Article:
Jacques Rivette’s La belle noiseuse, released the previous year, also shows us the artistic process in real time. An ageing artist, played by Michel Piccoli, decides to resume a painting he had long ago abandoned when a young painter and his wife (Emmanuelle Béart) come to visit and the wife agrees to sit for a nude. Much of the film’s four-hour running time is comprised of the painting gradually taking shape – the hand of the artist is that of French painter Bernard Dufour, which means that though his preliminary sketches might bear a superficial resemblance to Leonardo di Caprio’s in Titanic, they are a great deal more credible. The film is loosely based on Balzac’s short story “The Unknown Masterpiece” in which a young Nicolas Poussin encounters his idol but in Rivette’s long, exacting narrative (his films are rarely anything else) it is the model who suffers from the strain of an encounter with an intense artist.

Jacques Rivette, La belle noiseuse

Botticelli, Queen Vashti Leaves the Royal Palace

The Hungarian writer László Krasznahorkai is also a student of durational cinema, having written numerous screenplays for Belá Tarr, including a seven-hour adaptation of his own 1985 novel Sátantango. A more recent novel by Krasznahorkai, Seiobo There Below (2008) is an at times maddeningly opaque but enthralling compendium of tales of artistic creation and the human responses to it. The title refers to a Japanese goddess who searches among human work for glimpses of perfection. The tales range from the restoration of a wooden Buddha in a Kyōtō monastery, the development of Russian Orthodox iconography, Botticelli creating Queen Vashti Leaves the Royal Palace and a disquisition on the “unknowable” majesty of the Alhambra in Granada. The novel ultimately embalms the works it treats of in a shroud of mystery, their artistic totality a closed book, but we witness the pain and toil that go into their creation, from the slow, methodical work of a carver of Noh masks to Pietro Perugino’s tortuous attempts to deliver a commission in time for the turn of the sixteenth century. Krasznahorkai is also interested in the work of those that do all they can to arrest the influence of time and nature on those masterpieces, with a number of chapters focussing on the restorers, trammelled by an even more rigid methodology and less flexible deadlines than the original creators. They work with unerring discipline and in total silence – “restorers are not chatty people, they are used to silence, and even if a talkative sort happens to turn up among them, he too becomes used to no conversation after a year or two.” It’s a bit different to Caillebotte’s floor scrapers, their necks craned to hear or deliver a snippet of gossip, but the long tedium of the work remains the same.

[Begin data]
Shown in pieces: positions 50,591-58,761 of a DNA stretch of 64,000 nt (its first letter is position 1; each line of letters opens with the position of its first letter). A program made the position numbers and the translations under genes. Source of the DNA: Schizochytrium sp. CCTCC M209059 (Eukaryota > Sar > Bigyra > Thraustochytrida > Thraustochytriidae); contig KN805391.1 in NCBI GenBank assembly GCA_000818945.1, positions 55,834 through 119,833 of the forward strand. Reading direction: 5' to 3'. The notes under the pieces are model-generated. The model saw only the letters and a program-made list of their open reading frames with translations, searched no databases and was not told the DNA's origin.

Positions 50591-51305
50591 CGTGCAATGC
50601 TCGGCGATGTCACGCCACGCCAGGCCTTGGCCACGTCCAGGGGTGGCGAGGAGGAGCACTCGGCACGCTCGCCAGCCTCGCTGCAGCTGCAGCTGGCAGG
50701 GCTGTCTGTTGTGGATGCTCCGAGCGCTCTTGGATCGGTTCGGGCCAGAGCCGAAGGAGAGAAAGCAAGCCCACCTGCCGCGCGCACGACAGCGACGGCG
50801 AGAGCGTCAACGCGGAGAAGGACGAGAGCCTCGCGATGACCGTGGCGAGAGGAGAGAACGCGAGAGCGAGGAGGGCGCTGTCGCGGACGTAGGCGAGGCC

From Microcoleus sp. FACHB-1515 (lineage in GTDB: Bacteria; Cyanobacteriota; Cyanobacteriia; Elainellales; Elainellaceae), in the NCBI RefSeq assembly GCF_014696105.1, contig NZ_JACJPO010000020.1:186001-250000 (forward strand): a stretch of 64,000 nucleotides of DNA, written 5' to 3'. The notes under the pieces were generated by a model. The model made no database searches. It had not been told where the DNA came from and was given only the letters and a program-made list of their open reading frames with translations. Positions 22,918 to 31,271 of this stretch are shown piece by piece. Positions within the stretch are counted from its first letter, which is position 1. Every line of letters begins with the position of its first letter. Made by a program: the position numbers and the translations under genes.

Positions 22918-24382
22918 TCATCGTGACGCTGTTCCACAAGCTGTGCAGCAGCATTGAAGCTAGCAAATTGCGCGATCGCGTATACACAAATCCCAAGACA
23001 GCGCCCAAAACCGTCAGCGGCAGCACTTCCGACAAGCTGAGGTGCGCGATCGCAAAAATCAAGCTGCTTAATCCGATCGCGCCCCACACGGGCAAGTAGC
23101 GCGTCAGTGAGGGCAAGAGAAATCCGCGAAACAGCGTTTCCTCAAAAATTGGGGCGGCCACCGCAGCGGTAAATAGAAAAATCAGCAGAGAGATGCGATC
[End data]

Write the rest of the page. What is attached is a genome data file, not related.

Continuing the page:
Originally published by The New Statesman.